Posted on | October 22, 2008 | 9 Comments
CAM and BigB at Snoqualmie
It’s just about that time of year when, in my household, we start thinking of winter sports. It’s hard not to, we get mail or email almost daily from one of the many ski resorts in Washington or British Columbia enticing us to buy season passes or to book a ski trip early this year. Ha! Not in this economy. But since we’ve skied for the past ten years with our kids (you have to do something to get them outside in the wet and miserable Pacific Northwest winters) I have some tips on planning a ski trip with kids which hopefully, you’ll find useful.
If you are planning a ski trip, the first step is obviously to choose where you want to ski. Start by choosing a region: e.g. the Rockies; the Northeast; British Columbia. Once you have made that choice, you will probably find that there are multiple resorts in that area. The Lake Tahoe area in California is an extreme example of this: there are 15 different ski resorts around Lake Tahoe. When we visited this area in 2004, we skied at three different resorts during the five-day trip and even the kids enjoyed comparing the resorts.
A must for any family with infants and toddler. Not all resorts have childcare facilities for infants. Even where such facilities are available, advance reservations are usually required since the number of available places is limited. Additionally, the location of these facilities is also important: the best option is that the childcare is on the ski hill for ease of access for you in case of emergency.
Most resorts have some form of ski school. If you are looking for lessons for children, it is important to look for a school which advertises this as Kid’s Clubs or Kid’s Programs. For younger children look for small group sizes and half-day lesson options paired with a suitable childcare program.
Choosing a resort
For ease and comfort, choose a resort where all the off-mountain facilities are clustered in a village-type location at the base of the mountain and select accommodation which has convenient access to services. Get a copy of a resort map either from the resort website or by calling guest services in advance to help with this.
Most ski resorts provide a variety of accommodation types: from typical hotel rooms to condos and houses. Check a resort map before you book your accommodation choices. For example, if you know you’re going to use the childcare facilities and they are located down the mountain from your ski-in-ski-out condo, you will find yourself trudging uphill every evening most likely carrying your child and his or her equipment.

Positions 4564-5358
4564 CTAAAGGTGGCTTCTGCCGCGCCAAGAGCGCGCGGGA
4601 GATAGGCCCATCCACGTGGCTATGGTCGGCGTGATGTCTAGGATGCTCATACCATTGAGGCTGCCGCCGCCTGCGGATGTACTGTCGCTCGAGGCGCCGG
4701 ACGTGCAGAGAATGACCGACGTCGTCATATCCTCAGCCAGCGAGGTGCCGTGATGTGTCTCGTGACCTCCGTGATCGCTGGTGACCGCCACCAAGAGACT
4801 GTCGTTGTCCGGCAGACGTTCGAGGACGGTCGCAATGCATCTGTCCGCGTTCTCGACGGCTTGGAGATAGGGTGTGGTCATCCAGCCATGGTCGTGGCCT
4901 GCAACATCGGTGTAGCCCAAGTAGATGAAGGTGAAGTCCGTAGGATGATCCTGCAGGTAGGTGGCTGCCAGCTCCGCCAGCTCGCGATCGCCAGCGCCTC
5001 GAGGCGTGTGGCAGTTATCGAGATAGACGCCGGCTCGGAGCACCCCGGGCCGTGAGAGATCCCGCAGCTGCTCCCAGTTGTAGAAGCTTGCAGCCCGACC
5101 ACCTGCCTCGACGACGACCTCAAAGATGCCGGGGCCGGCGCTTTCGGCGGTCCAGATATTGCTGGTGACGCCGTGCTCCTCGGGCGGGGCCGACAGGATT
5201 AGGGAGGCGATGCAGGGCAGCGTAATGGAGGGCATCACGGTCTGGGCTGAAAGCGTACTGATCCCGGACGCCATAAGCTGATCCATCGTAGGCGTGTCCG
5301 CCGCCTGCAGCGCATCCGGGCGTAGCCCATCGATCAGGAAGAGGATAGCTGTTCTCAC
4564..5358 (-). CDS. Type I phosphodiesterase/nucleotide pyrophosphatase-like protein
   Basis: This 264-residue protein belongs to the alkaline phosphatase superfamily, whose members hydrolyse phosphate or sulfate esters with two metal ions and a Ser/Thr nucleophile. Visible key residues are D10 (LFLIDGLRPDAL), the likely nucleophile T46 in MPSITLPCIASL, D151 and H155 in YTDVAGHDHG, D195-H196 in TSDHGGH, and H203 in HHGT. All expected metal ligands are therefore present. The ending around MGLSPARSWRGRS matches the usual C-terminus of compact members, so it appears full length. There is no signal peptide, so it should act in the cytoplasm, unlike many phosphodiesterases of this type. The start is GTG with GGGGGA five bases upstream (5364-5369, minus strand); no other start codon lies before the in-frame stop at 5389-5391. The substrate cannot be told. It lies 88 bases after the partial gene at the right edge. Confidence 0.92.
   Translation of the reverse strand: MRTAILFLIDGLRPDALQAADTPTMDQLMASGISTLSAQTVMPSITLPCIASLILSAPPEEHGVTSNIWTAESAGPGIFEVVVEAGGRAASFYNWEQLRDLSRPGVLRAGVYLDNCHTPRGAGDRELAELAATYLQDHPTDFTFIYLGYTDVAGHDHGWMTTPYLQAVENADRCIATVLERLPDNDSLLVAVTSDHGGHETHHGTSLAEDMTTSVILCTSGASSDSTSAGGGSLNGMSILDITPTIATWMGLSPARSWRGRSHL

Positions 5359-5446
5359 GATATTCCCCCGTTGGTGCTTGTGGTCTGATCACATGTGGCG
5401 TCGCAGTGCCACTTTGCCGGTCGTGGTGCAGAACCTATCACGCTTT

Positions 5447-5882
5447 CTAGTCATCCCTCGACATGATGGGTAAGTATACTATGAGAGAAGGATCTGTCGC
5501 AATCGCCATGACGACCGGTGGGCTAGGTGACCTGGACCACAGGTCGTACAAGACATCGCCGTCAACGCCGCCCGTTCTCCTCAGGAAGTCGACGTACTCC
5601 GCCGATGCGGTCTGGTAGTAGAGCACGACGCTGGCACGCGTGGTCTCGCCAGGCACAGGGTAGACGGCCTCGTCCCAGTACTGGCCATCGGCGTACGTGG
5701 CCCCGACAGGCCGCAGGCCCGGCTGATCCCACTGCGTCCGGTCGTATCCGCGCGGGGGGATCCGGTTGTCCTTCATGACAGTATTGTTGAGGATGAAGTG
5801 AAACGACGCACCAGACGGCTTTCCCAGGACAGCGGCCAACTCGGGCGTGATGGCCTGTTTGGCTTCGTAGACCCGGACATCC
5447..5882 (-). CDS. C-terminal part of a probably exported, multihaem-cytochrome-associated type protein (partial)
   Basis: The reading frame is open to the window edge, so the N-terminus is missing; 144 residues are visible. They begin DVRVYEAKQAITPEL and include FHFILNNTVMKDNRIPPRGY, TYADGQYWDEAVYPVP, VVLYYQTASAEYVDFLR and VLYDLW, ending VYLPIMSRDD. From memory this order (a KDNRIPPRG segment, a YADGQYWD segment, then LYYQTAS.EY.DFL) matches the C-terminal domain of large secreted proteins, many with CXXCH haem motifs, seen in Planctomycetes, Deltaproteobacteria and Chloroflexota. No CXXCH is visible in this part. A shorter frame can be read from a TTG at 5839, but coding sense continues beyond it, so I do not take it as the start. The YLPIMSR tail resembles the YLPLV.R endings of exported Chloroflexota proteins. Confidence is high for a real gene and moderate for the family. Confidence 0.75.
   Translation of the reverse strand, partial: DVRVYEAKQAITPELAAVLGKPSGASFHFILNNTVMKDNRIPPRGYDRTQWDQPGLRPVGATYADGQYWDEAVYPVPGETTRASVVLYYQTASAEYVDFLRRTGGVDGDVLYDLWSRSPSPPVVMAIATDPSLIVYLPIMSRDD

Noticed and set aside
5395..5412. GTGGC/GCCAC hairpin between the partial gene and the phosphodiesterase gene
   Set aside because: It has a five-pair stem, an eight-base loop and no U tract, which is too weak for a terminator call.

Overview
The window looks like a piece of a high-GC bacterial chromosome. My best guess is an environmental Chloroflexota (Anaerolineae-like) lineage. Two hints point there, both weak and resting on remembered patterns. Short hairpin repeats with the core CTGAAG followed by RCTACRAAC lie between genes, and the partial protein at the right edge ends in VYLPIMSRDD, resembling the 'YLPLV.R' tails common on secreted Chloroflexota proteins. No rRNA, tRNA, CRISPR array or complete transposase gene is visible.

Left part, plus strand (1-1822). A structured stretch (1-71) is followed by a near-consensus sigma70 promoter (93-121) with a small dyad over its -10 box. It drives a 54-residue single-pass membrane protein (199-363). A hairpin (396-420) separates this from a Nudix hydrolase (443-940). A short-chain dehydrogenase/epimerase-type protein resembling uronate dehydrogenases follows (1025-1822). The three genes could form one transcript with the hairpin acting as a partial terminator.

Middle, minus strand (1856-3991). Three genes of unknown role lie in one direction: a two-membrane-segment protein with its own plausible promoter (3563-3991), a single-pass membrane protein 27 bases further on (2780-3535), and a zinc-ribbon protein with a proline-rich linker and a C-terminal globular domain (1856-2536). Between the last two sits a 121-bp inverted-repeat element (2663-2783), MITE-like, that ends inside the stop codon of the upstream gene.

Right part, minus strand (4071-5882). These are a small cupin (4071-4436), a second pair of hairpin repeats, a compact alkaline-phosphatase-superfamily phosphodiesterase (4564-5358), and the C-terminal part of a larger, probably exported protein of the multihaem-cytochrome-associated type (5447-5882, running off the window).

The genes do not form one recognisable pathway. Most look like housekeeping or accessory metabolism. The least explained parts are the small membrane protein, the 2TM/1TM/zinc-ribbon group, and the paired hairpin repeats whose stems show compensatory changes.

Skiing is expensive. You can pay up to $90 for a daily lift ticket at some of the major U.S. resorts. Ticket prices will vary across resorts within a region and over time during a ski season, based on holidays and school closures. Christmas is more expensive than any other time during the season for lift tickets and accommodation. Equipment rental prices do not usually change within a season.
Cross-country skiing, snow tubing, snowmobiling, sleigh rides, snowshoeing. These are all winter activities which may be fun if you want to take a break from downhill skiing or snowboarding.
Renting ski equipment at resorts is usually more expensive than off-mountain. To save money, look for a retailer in your neighborhood from whom you can rent equipment more cheaply than at your resort. However, if you are flying to your ski resort, keep in mind that your airline may levy additional costs for odd-size baggage. If your kids are new to skiing, equipment rental may make sense while they adjust to the new activity.
There are no ski resorts in Ireland and skiing was a tremendously exotic sport to me until I first tried it. And then I fell down – a lot. We are lucky to live in an area where day-trips to ski are possible and this has meant that it is more affordable for us to get our kids out on the mountain during the winter. Now I’m hooked. I will watch the weather reports for about six different resorts from now through the end of the ski season. My many years of driving to a local ski hill weekend after weekend in snow, sleet and rain are starting to pay off: last season we skied as a family (i.e. we didn’t have to enroll the kids in ski school) and the boys even took some runs on their own.
Do you have a favorite family ski resort? What are the features or facilities which make it better than others? Do you have a tip for planning a family ski vacation to add to the list above?
Leave a comment with your recommendations and suggestions.